Boosting Loading Dock Safety and Productivity

The loading dock is a critical component of the Material Transfer Zone (MTZ), whic. reaches from the drive approach into the shipping/receiving/staging area. The MTZ covers a broad range of concerns including: dock positioning and design, trailer design, load configuration, dock equipment systems, and the interaction between material handling vehicles and product shipments.

A smooth-flowing MTZ lets companies avoid delays, minimize accidents, prevent product damage, meet schedules—and ultimately, satisfy customers. This ideal MTZ can only exist, however, if the loading dock is properly designed and maintained. With effective loading dock processes, companies can realize significant gains in productivity, energy efficiency, and safety, while cutting costs.

Here are 10 tips for improving productivity and safety on the loading dock.

1. Conduct a safety audit. Companies often don’ t think about dock safety until an accident occurs. But thinking ahead pays off. A safety audit is an excellent way to examine operations and make necessary adjustments to ensure employee safety.

2. Evaluate security. Examine points of entry to see how easy it is to gain access to your facility via the loading dock. To increase security, connect overhead doors and vehicle restraints to your facility’ s security system—an alarm will sound if a door is breached, or a trailer is released without authorization.

3. Keep up with maintenance. Put your loading dock’ s mechanical components—dock levelers, vehicle restraints, and overhead doors—on a regular maintenance schedule. Be sure to clean, lubricate, and adjust major moving parts. This type of regular maintenance program helps extend product life, enhance reliability, and increase productivity by reducing downtime.

4. Examine loading dock accessories. Lights, dock bumpers, trailer stands, and other aftermarket parts and accessories are important components of loading dock operations. But bulbs easily burn out, dock bumpers may wear out or fall off, and other items also suffer damage. Take an inventory of this type of equipment once or twice a year to ensure everything is still in place and working properly.

5. Repair or replace dock seals and shelters. Inefficient dock seals cost businesses thousands of dollars each year in energy costs. They also cause employee discomfort during bad weather. To ensure air does not infiltrate the building, regularly check overhead doors’ vertical seals and bottom seals, as well as the seals along the perimeter of the dock leveler to make sure they’ re not leaking. If your operation uses trailers with swing-out doors, the open space created by the doors’ hinge gaps equates to 2.5 square feet of unsealed space. It’ s important to use a shelter that seals off these gaps.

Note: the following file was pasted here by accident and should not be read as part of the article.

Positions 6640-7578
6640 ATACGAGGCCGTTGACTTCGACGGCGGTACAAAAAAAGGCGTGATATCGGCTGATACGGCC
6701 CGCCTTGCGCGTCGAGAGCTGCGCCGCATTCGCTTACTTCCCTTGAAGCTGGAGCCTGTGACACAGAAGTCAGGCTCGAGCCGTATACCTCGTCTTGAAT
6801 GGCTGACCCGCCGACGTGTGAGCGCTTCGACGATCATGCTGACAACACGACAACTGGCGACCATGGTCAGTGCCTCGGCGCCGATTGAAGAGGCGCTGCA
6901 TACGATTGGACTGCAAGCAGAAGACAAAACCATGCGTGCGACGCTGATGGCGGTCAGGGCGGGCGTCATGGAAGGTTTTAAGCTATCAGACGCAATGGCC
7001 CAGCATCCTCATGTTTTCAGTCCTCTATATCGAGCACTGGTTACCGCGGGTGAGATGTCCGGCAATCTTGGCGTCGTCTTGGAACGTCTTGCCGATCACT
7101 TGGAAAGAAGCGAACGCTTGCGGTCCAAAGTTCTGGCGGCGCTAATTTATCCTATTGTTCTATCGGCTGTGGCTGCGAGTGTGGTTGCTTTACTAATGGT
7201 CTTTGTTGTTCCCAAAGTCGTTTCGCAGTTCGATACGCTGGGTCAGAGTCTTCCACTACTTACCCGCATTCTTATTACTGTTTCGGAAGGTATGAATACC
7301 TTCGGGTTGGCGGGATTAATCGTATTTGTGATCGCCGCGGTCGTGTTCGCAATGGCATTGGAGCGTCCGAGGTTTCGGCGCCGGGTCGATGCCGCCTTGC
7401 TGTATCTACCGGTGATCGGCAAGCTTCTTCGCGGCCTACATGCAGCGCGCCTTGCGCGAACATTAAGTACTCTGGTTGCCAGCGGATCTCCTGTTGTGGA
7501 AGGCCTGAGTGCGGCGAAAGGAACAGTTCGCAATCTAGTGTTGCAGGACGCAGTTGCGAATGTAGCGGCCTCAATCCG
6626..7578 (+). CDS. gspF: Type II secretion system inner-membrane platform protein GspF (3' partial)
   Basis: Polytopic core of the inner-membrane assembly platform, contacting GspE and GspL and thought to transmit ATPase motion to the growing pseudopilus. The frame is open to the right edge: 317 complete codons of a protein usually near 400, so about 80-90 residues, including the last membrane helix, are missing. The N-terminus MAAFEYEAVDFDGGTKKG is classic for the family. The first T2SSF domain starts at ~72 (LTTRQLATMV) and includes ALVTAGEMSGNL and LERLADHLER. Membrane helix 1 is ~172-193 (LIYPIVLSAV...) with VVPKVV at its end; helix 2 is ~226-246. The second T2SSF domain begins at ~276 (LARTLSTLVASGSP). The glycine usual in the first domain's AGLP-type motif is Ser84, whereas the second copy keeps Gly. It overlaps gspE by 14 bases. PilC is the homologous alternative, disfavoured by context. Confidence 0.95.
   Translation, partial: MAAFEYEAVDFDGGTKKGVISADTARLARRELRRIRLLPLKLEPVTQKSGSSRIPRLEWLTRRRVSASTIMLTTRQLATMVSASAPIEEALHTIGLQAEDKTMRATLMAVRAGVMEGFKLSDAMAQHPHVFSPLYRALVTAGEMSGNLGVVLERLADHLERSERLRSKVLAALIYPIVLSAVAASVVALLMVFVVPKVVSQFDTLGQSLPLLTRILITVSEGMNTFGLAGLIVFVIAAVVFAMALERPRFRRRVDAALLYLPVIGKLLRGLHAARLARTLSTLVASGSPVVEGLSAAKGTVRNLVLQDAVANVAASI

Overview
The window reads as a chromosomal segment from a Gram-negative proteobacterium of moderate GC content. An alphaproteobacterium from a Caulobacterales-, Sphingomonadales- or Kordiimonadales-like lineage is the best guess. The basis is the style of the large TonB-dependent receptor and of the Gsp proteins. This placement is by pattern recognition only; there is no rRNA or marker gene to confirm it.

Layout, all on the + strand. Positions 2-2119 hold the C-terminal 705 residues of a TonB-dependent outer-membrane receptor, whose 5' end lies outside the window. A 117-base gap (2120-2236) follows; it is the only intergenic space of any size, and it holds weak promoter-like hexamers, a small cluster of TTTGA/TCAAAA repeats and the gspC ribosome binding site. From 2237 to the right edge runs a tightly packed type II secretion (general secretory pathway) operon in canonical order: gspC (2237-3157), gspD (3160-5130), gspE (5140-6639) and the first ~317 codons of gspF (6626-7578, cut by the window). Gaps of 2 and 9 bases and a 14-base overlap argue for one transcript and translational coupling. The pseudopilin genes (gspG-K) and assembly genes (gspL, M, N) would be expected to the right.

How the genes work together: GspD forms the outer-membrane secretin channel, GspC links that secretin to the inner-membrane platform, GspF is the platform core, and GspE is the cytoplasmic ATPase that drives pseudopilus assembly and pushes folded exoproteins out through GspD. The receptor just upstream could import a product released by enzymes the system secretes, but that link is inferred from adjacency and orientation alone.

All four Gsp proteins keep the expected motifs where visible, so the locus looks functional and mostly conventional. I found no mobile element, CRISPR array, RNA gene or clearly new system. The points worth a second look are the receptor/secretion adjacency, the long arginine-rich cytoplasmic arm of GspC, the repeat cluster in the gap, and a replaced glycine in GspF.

6. Check dock doors. Maintaining, repairing, and replacing dock doors is costly—but sometimes necessary. Thankfully, a variety of solutions are available to help deflect impact, which minimizes dock door damage. If your doors are too damaged to repair, replace them with high-impact doors, designed to handle any abuse thrown their way.

7. Use dock equipment controls. If your loading dock is equipped with dock levelers, overhead doors, and vehicle restraints, consider using interlocks and interconnects. More cost-effective than they were five to 10 years ago, these retrofits create a safer working environment and more consistent equipment use by dock employees.

8. Keep loading docks dry. Water on the loading dock creates a hazardous situation for employees. It can also ruin merchandise. Water damage most commonly occurs when rain or melting snow flows onto the trailer bed and dock leveler. Use rain diversion header seals as a cost-effective way to prevent water infiltration. These seals keep the building owner from having to re-grade the drive approach or rebuild the dock face to keep employees and products dry.

9. Upgrade dock equipment. Many dock leveler manufacturers offer programs enabling clients to upgrade from mechanical operation to push-button operation, or add vehicle restraints to maintain current safety standards without replacing the entire unit. You don’ t have to invest in completely new dock equipment to realize operational efficiencies. It helps, however, to get a realistic estimate of the existing equipment’ s life expectancy before considering any upgrades.

10. Replace equipment when necessary. In many cases, loading docks built 15 to 20 years ago simply aren’ t equipped to handle today’ s larger loads and trailers. Trying to squeeze in larger loads can cause significant damage to door jams, door headers, door tracks, pit sidewalls, dock leveler pit sidewalls, and dock bumpers. It also can damage products. Replacing existing loading dock equipment with larger doors, shelters, and levelers may be the best solution. Though not a cheap fix, this will help increase productivity and safety, while reducing facility, equipment, and product damage.

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